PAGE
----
Wednesday, August 31, 2011

The Sistine Chapel (Historical)

 Io benvenuto voi al mio blog, amici. (nell'italiano) :)

Ever seen something that wasn't quite a picture or quite a video, but a mixture of both at the same time? Why dontcha check the link below. For me? Please? :( Go. DO IT.

Pretty cool, huh? I thought it was like a version of minecraft with better graphics. Also, you know all those stupid memes that have the greek looking God in them always pointing to something, or connecting his index finger with that of a man? :) Yeah. That's from the sistine chapel. Note for MRS.STAMPER (got your attention, didn't it? :P ) : The paragraph explaining the principles and elements of art is below the next paragraph.

 Oh what to say about the sistine chapel... If you know your history, you'll know it's one of the world's most renowned pieces of artwork from the renaissance era, even to this day. But it qualifies as so much more than just artwork. Yes, it is a true masterpiece devoted to the roman catholic religion, the pope, and tells the story of the book of genesis from the creation, to the fall of Jesus Christ... But, inadvertently has became a major symbol of the religion itself. Who painted this astronomic masterpiece? A famous and highly-qualified artist who specialized in painting, right? WRONG BRO. An artist named "Michelangelo" actually commissioned this artwork. Michelangelo had actually never painted since he had been a student of art, and when he was hired to paint this, he had already spent years.. Most of his life.. Perfecting his forte as a sculptor. Why did he have to paint this then? Why didn't he say no? Simple. The pope asked him to, and if you disobeyed the pope in this era, YOU DEAD. Anywho, ONWARD TO EXPLAINING THE ARTISTIC SIDE OF IT!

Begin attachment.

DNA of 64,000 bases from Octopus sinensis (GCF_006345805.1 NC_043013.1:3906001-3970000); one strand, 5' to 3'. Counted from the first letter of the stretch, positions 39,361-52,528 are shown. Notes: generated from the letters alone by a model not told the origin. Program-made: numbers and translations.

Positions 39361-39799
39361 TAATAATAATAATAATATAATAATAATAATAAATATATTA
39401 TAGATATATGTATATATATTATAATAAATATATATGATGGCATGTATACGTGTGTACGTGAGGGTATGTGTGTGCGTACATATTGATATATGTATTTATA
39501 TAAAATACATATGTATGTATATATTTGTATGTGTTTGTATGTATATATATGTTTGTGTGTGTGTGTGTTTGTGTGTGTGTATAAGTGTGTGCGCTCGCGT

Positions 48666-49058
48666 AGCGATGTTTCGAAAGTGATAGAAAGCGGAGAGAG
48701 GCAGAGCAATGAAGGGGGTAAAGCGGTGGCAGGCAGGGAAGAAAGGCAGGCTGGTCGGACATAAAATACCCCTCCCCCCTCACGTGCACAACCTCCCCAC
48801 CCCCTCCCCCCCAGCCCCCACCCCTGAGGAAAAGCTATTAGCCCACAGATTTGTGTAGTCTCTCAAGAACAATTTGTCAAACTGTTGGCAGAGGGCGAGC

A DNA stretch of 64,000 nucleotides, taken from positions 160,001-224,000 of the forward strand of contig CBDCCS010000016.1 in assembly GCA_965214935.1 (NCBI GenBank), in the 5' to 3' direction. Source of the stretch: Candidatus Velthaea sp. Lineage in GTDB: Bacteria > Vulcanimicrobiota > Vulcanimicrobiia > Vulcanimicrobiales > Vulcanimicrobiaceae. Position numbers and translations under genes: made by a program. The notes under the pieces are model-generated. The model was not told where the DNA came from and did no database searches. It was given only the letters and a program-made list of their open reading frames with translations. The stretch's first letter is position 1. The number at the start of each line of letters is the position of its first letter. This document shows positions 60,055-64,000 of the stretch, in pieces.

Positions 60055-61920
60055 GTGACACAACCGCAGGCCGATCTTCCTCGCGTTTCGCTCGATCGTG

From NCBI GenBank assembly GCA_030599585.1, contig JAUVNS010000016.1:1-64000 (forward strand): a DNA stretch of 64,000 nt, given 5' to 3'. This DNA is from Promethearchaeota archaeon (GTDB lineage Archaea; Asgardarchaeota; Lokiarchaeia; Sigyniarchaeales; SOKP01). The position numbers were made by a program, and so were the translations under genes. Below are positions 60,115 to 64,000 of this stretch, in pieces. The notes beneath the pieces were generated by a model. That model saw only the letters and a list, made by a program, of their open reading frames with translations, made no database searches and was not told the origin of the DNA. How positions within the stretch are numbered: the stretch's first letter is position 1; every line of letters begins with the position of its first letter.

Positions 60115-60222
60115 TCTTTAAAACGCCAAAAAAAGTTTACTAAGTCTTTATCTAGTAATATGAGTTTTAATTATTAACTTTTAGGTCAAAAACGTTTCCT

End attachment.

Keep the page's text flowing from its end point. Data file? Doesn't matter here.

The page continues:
Of course, more professional artists than I ever will be have done entire studies of this artwork and have their definition of the "right" way to describe it. But, it is my personal belief that artwork wouldn't be artwork if we all didn't have different perceptions of a piece. You will notice that Michelangelo seemed to have kept his values relatively the same throughout the entire piece. Some artists have trouble doing that with a simple canvas painting, much less an entire ceiling! This smooth flowing of the light and dark, along with moving some scenes over onto another section (or properly called, frescos) creates such a stark case of rhythm between the different scenes, it just completely amazes me. This also leads me to my next point. I know this piece is not actually symmetrical, rather, asymmetrical, but Michelangelo does something astounding with his piece that I can't really explain. When I look at the commission (piece) from a distance away, I feel a sense of implied symmetry, or a better term, balance. If you cut the building in half, you will notice similarities between both sides of the piece that make the whole piece flow together, even though each fresco has a different scene. Follow me? Cool. :) Lastly, let us not forget the proportion he was painting on. HE PAINTED ON THE CEILING OF A ROMAN CHAPEL. Case and point, it was huge.

While Michelanglo's sculptures and other pieces of artwork were very professional, I believe he will forever go down in history as the man who created the astonishing sistine chapel scene. He was a great artist, and very representative of the renaissance. Also, did you know that there is almost an undisputed belief that Michelangelo wasn't attracted to women? Score one for us. ;) Go read about it! 

"Andare avanti e rendere prospero... Come un artista." - Me. :) 

Thursday, August 25, 2011

Them Frenchies just steal my little artistic heart!

Hey there! :) First off, do as I tell you. GO WATCH THIS VIDEO. It's completely worth it. If the school has it blocked for some godly unknown and most likely irrational reason, go ask Mrs. Stamper to type in her magic password and whatnot so you can. Or watch it at home. Once again, let me reiterate. IT'S COMPLETELY WORTH IT. Go now, my little bloggers! Watch, and come back!